While her best friend Chloe thinks that Drew could be Annie's Tom Hanks, she is firmly convinced otherwise, insisting that his goofy antics off screen and mocking banter with her in real life make him a serious non contender. Yet, as she gets to know him, Annie begins to see a better side of Drew that causes her to reassess him on the TH scale. Can he really be her ultimate Hanks or is Annie's romantic comedy focus limiting her options in life and love?

This story is so much fun, with engaging characters, well timed dialogue and good hearted humor, just like your favorite romcom film. I also have the sequel Not Like The Movies on hand(which gives Chloe a movie themed love story of her own!), making for a great double feature of reading here. Plus, I am planning to rewatch You've Got Mail later this summer as part of my Autumn in August challenge and references to that film abound greatly within these pages:

EIGHT PERFECT MURDERS: This is another "ebook to print copy" purchase that I plan on getting to later this season. Truth be told, it's one of those up all night reads that I want to slowly savor the second time around.

Malcolm Bradshaw has a pretty quiet life, working at a mystery themed bookstore with a mostly silent partner. A bit of excitement stirs up one day as a FBI agent comes calling to ask about an old blog post made for the shop's website.

The post listed eight mystery titles that Malcolm felt laid out the best plans for the perfect murder. He did it just for a lark but as it turns out, someone has taken his deadly TBR seriously and has so far knocked off three people using those books as guides.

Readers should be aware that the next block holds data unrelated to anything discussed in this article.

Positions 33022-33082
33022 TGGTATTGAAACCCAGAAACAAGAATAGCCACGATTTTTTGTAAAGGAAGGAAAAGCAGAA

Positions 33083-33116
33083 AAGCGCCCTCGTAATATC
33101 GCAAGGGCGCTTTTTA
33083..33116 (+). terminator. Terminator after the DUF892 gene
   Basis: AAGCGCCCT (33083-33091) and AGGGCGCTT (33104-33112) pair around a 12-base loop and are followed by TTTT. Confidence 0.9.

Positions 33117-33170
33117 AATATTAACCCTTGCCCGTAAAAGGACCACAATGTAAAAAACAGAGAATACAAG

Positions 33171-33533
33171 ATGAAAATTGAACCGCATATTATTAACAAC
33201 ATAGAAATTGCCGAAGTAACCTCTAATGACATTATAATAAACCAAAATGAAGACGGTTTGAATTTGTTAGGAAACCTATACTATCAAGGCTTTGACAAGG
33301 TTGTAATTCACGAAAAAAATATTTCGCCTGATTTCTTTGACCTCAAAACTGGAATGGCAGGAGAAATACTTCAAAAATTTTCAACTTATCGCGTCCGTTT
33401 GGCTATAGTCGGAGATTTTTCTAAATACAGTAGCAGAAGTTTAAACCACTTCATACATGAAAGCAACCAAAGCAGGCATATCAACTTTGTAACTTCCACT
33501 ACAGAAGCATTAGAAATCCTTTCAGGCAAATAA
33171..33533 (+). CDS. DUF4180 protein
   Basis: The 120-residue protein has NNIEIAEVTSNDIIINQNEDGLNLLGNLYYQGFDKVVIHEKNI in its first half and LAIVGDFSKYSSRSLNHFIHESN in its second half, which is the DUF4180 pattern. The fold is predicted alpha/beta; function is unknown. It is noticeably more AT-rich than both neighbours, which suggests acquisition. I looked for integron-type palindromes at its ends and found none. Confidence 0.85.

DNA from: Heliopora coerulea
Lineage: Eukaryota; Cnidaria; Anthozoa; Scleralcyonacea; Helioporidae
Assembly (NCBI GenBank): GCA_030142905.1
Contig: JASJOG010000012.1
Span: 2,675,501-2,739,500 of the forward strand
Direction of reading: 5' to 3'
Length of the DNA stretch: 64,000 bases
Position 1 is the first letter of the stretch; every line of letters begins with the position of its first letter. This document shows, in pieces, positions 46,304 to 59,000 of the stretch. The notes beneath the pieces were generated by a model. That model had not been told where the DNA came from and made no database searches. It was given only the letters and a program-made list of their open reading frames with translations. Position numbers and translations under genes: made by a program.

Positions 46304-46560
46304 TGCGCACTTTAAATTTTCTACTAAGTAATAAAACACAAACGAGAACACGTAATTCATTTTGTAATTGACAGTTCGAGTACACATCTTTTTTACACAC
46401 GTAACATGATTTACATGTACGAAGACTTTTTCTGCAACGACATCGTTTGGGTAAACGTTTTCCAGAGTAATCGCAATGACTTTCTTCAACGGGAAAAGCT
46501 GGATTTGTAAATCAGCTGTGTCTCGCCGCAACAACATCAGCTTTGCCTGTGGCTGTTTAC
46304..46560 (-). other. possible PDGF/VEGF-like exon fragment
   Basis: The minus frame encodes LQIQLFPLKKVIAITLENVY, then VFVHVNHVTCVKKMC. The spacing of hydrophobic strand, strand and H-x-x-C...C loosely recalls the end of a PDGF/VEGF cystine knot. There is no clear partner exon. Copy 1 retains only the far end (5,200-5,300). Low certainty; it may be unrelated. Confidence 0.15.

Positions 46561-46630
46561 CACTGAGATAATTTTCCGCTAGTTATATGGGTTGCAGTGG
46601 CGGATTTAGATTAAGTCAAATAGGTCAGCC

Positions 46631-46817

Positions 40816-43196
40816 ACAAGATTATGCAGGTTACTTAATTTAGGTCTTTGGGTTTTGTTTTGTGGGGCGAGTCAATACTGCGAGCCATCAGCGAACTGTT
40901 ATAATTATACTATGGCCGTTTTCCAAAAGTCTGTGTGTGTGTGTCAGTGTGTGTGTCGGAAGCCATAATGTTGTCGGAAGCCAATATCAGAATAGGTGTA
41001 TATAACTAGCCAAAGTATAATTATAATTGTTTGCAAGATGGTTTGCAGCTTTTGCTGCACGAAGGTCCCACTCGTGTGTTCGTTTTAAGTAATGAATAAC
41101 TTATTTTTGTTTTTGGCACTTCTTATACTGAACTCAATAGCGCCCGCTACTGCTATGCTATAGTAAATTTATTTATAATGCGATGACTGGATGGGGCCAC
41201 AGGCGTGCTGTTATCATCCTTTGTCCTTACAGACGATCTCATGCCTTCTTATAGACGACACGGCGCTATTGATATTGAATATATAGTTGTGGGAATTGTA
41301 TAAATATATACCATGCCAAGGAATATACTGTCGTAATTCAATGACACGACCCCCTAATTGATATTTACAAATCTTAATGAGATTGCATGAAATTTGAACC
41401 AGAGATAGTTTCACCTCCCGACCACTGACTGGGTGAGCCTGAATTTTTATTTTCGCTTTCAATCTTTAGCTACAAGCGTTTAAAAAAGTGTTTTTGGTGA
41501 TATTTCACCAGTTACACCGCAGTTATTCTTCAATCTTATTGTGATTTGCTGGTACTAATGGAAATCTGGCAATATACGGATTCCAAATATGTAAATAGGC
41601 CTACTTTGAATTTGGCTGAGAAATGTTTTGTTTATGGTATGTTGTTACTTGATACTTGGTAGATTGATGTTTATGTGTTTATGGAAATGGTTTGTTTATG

While the agent hopes that Malcolm can help her stop the killer before he/she gets to the end of that particular reading list, Malcolm is not only surprised but scared to tell her everything he knows. He does know way more than he's willing to say but is not sure that his secret is going to save anyone, including himself.

I've read some of the books on the title list,btw, before and after this book was published and some of them have been made into great movies-Double Indemnity, Deathtrap and Strangers on a Train. That last one, I definitely have in my home video library and should probably rewatch that beforehand, in order to enhance my literary mood:

THE CUSTOM OF THE COUNTRY: At the moment, my current classic reading is focused on Edith Wharton, most of which is rereading. However, since I've only read TCOTC once before, this almost feels like a new book to me.

The center of the story is Undine Spragg, the daughter of new money folks whose fierce determination to never miss out on the best makes her a hard person to live with if you can't bankroll her every whim.

She goes through more than one husband in this quest for more and the point that I'm at in the book has her with official husband number one(Undine has a bit of a secret past in that department!) Ralph, a dreamy eyed poet who finds that his supposed muse of a wife is simply a mortal woman with a pretty face.

Wharton does justice to all of her characters here by not painting Undine as a one note villain, rather just a product of her upbringing and a reflection of the social standards of the day. Ralph and his old school money notions are satirically skewered as well and he won't be the last spouse to be mocked in this book, no doubt about it!

There are plans underway to adapt TCOTC for Apple TV with Sophia Coppola at the director's helm. I think it will do very well with both audiences and critics, considering how modern our leading lady is.

 So far in the book, she already has a press agent and if she were in our present day world, Undine would be a social media darling with her Instagram page blowing up on the regular , rocking the latest in fashion and other trendy goods. She's the true blue material girl for all time indeed: